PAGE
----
Two weeks ago, I discussed Iowa’s prior election polling problems, and why polls in the Hawkeye state are so often wrong. Are Iowan’s late deciders, did Donald Trump skipping the debate really matter, is the method of the caucus outdated, or are there other factors that affected the election. Read More!
South Carolina is very similar to Iowa in that it is inconsistent in choosing the eventual respective Democratic and Republican nomination. In 1988, Jesse Jackson won with approximately 55% of the vote, defeating Al Gore. Michael Dukakis was the eventual nomination. In 2012, Newt Gingrich won the primary with 40% of the Republican Primary vote, easily defeating Mitt Romney.
If history is any indicator, South Carolina will not tell us anything new about the presumptive nominee. Sure a candidate or two might drop out (looking at you Jeb (Jeb!) Bush). What is known today will probably still be known after the results are in. But again if history is any indicator, we should already know the two leading candidates in each party from last week’s New Hampshire primary.
New Hampshire (unlike South Carolina or Iowa) has been excellent at picking the eventual nominee. In every single New Hampshire Primary for both Democrats and Republicans, the eventual nominee came in either first or second place. That’s a perfect 32 for 32 in all New Hampshire Primaries dating back to 1948. So if history repeats itself again this election cycle, it will either be Donald Trump or John Kasich accepting the Republican nomination. Unsurprisingly, it will also be either Bernie Sanders or Hilary Clinton accepting the Democratic nomination.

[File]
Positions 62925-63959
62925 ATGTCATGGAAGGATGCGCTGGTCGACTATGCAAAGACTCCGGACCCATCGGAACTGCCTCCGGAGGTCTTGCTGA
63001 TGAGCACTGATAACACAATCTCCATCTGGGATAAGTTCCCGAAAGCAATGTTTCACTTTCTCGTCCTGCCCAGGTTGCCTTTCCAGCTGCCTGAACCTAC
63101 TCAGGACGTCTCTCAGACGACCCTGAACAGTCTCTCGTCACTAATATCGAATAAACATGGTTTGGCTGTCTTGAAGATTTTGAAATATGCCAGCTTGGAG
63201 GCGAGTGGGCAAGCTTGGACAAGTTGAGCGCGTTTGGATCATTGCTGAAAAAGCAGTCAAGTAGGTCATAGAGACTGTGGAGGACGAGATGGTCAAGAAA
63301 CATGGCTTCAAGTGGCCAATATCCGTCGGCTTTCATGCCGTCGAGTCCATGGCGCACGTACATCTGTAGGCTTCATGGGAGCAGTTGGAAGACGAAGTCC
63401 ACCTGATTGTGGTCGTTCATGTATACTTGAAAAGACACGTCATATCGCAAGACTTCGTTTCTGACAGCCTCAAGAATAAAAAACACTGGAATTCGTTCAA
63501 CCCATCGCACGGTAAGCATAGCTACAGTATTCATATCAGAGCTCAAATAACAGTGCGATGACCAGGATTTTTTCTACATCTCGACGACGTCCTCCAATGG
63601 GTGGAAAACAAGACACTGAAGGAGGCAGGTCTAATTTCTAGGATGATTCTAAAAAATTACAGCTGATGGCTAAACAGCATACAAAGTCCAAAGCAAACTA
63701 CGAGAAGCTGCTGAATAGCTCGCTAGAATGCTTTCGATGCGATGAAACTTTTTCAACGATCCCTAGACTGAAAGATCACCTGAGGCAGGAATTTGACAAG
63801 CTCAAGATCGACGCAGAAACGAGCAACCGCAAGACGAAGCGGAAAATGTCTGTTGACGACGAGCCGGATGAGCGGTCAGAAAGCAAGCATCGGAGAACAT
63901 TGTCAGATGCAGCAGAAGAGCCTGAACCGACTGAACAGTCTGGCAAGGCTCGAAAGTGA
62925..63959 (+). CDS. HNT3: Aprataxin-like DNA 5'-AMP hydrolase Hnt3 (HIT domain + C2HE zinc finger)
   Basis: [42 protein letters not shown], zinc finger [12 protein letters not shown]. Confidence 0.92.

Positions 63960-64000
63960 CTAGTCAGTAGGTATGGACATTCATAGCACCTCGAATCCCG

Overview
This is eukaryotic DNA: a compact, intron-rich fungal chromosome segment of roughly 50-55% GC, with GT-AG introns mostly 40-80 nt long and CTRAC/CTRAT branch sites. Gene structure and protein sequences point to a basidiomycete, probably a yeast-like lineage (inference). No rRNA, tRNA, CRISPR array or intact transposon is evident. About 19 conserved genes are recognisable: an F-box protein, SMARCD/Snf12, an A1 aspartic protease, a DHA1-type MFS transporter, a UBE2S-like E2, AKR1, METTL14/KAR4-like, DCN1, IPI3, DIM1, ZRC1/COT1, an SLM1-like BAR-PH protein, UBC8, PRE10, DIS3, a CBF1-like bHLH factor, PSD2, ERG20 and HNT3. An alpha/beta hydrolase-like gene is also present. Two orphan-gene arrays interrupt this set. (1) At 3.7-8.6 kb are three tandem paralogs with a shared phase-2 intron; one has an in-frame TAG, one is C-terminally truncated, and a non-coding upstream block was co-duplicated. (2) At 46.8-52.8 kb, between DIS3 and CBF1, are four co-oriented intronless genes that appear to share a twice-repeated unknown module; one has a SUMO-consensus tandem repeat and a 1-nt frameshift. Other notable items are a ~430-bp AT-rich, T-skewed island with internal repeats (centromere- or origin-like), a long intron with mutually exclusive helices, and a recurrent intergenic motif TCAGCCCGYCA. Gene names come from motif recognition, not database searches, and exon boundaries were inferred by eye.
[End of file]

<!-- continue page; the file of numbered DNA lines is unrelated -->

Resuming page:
New Hampshire is traditionally a swing state that does not reliably vote for any one party and has an electorate fairly evenly divided between Republicans and Democrats. Typically cooler heads prevail, unlike Iowa or South Carolina. New Hampshire does a better job at representing national sentiment, rarely veering too far left or right versus the rest of the nation. From that, you may be seeing a national trend or two. There is a total of 2,472 delegates at stake to the Republican National convention. So far, only 50 delegates have been doled out to candidates, representing just of 2% of the total delegates. This might be a function of a sample size too small or this might be a truly unique primary. If that’s the case, then Super Tuesday on March 1st might provide a better sample size. But if history sets a precedent, Marco Rubio, Jeb Bush, Ted Cruz, and Ben Carson might want to start preparing their concession speeches.